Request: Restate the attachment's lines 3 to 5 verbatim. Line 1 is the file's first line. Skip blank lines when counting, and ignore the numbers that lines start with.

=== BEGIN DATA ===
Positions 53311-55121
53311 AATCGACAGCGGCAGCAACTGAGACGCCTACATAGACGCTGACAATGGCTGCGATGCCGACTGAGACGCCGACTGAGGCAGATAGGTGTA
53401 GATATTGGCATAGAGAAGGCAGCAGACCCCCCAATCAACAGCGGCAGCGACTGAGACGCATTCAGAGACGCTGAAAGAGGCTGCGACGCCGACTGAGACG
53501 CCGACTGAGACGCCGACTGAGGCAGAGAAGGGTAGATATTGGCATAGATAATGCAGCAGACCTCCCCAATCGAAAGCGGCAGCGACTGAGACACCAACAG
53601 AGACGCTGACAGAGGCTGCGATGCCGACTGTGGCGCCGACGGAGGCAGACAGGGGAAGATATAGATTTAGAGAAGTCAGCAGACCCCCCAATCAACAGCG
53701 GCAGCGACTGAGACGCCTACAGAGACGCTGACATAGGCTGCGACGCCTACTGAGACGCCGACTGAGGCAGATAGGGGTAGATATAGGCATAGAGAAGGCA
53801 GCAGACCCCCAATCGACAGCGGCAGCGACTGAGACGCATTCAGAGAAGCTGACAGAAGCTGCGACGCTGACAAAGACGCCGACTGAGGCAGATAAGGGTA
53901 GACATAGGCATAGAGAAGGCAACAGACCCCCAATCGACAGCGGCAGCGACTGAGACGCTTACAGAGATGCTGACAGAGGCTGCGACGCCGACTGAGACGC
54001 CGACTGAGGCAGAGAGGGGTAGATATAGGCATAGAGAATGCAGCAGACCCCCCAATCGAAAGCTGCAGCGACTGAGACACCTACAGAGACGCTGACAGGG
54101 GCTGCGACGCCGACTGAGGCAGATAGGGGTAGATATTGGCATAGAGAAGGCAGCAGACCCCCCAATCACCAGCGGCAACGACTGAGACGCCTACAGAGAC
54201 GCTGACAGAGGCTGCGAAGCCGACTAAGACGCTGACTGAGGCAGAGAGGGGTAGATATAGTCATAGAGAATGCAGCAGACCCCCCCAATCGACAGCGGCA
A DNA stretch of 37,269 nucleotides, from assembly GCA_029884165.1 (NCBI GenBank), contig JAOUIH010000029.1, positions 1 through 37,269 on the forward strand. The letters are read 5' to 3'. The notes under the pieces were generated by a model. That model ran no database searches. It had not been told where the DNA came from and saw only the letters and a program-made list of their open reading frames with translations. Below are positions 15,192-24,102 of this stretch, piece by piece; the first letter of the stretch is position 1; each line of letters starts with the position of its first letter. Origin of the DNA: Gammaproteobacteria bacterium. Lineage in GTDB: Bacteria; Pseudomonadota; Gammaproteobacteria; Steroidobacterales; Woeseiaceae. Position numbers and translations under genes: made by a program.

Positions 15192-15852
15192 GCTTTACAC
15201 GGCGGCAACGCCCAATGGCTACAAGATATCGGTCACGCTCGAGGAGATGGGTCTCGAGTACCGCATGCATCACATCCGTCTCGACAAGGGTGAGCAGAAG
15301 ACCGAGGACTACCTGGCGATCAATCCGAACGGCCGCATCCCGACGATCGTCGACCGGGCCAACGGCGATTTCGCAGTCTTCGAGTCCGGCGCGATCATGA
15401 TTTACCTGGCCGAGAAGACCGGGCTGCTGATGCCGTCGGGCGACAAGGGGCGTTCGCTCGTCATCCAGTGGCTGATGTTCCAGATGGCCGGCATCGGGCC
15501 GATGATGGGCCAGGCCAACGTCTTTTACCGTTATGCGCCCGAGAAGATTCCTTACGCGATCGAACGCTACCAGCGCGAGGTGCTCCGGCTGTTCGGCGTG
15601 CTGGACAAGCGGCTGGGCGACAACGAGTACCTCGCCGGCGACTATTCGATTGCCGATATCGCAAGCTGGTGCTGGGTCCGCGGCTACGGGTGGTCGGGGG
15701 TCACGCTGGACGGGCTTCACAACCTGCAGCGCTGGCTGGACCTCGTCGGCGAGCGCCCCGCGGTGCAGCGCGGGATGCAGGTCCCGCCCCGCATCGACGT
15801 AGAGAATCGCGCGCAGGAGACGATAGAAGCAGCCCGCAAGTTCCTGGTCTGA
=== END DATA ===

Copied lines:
53401 GATATTGGCATAGAGAAGGCAGCAGACCCCCCAATCAACAGCGGCAGCGACTGAGACGCATTCAGAGACGCTGAAAGAGGCTGCGACGCCGACTGAGACG
53501 CCGACTGAGACGCCGACTGAGGCAGAGAAGGGTAGATATTGGCATAGATAATGCAGCAGACCTCCCCAATCGAAAGCGGCAGCGACTGAGACACCAACAG
53601 AGACGCTGACAGAGGCTGCGATGCCGACTGTGGCGCCGACGGAGGCAGACAGGGGAAGATATAGATTTAGAGAAGTCAGCAGACCCCCCAATCAACAGCG